(USA TODAY) -- Getting a flu shot will be far easier this fall than last, with retailers already stocking millions of doses and free shots available through Medicare and private insurance, officials say.
Secretary of Health and Human Services Kathleen Sebelius says the federal Affordable Care Act mandates for the first time that Medicare and private health plans offer flu vaccine coverage without co-pays or deductibles. Uninsured children are covered under the federal Vaccines for Children program.
"That will keep people healthy on the front end," Sebelius says.
The elimination of cost as a barrier to vaccination comes at a key moment, with health officials now recommending that nearly everyone get a flu shot, except for children younger than 6 months and those with egg allergies.
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Vaccine makers are even offering the first high-potency vaccine for those 65 and older, to see whether a stronger vaccine offers better protection to those with aging immune systems.
This year's vaccine protects against 2009 H1N1, or swine, flu and the two other flu viruses that also are expected to cause disease this year. Three strains of flu have begun to spread in the USA, swine flu among them, health officials say. Roughly 60% of Americans are believed to be susceptible to swine flu - those who dodged the virus last year and weren't vaccinated against it.
"We could still have a bad year," says Trish Perl, a flu expert at Johns Hopkins University Hospital in Baltimore.
Ann Schuchat, director of the Centers for Disease Control and Prevention's National Center for Immunization and Respiratory Diseases, says no one can predict how the year will turn out, partly because no obvious pattern surfaced during winter flu season in the Southern Hemisphere.
One of the three strains now circulating in the USA is H3N2, a variety often linked to more serious disease and death. "H3N2 hasn't really hit the U.S. in large numbers yet. We do think most people will be susceptible to this," Schuchat says.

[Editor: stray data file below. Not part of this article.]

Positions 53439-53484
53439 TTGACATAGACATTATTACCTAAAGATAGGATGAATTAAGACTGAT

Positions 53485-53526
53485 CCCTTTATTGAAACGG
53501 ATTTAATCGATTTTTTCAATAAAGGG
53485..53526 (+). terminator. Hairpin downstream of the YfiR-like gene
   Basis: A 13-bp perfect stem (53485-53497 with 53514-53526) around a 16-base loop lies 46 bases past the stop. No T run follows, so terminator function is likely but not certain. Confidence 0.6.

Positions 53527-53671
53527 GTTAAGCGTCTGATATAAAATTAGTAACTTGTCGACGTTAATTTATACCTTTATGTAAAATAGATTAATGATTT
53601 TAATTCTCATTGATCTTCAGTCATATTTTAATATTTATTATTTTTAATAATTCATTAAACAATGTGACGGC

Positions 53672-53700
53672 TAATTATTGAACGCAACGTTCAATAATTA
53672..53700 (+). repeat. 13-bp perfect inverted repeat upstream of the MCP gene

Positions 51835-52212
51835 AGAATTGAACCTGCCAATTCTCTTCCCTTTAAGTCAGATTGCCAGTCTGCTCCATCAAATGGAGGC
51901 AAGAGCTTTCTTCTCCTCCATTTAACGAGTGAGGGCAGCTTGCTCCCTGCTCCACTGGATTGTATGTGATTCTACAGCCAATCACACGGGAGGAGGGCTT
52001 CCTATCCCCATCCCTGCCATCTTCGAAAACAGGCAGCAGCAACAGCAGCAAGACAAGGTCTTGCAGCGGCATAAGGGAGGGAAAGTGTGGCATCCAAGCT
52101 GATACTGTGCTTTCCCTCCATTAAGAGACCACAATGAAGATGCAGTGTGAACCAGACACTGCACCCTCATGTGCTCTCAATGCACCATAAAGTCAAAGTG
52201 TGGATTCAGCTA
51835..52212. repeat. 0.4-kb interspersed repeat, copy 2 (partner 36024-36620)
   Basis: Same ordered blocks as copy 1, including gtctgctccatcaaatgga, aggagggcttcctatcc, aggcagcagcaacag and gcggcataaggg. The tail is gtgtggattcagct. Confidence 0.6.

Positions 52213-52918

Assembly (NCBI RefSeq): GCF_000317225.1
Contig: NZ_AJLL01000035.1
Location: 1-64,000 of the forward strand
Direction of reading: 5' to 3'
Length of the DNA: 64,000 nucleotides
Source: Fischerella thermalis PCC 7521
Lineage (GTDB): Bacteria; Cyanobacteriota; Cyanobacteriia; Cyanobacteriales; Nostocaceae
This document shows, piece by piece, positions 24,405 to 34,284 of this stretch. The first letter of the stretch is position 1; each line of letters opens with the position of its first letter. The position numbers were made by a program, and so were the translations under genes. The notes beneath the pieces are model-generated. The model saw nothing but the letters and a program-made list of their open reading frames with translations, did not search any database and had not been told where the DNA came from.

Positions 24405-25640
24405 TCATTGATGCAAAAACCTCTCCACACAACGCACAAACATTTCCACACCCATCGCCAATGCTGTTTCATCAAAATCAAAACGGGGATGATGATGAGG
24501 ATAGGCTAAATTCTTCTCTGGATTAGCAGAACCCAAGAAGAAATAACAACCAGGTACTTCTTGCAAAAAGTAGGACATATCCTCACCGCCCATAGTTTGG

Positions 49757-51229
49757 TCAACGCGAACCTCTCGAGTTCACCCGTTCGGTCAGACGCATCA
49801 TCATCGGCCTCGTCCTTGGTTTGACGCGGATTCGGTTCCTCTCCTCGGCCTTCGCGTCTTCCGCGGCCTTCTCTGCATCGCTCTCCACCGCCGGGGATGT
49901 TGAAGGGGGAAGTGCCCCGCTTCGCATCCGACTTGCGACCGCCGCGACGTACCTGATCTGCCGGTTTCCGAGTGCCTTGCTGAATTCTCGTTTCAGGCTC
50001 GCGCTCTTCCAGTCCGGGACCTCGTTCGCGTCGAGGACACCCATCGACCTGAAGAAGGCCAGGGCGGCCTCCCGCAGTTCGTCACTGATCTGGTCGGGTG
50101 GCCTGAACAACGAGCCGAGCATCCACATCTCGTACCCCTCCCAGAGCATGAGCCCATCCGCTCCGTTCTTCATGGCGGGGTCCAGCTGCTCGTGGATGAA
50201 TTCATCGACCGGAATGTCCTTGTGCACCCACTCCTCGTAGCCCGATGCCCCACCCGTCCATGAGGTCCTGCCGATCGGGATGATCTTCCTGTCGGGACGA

Fortunately, she says, this year's seasonal flu vaccine protects against H3N2. "We are recommending that when you see vaccine, get vaccinated. You don't have to worry, if you get vaccinated now, that you'll need another shot in January."
Unlike last year, when the swine flu pandemic peaked before vaccine was widely available, the world's five flu vaccine makers three weeks ago began shipping out the first of nearly 165 million flu vaccine doses slated for use in the USA. About 30 million doses are now available through doctors' offices, pharmacies and other retailers, or will be soon.
Navy surgeon Henry Lin of Bethesda, Md., has embarked on his own crusade to promote flu shots, an effort driven by personal tragedy. Lin's son, Trevor, 7, died Nov. 2 of swine flu after developing a secondary bacterial infection. At the time, flu vaccine was in short supply.
Trevor, who had been healthy, didn't awaken enough concern in emergency room doctors to prompt them to prescribe Tamiflu, then often held in reserve for high-risk patients.
About 30 hours after he left the emergency room, he collapsed and stopped breathing, Lin says. An autopsy revealed that, in addition to flu, he had developed a bacterial super-infection. "It's not just sick kids who are getting this. It's healthy kids," he says.
Says Schuchat: "We can't perfectly predict who's going to have a horrible time with influenza and who isn't. A vaccine is the best way to protect against it.
"No one wants to be in the shoes of that father."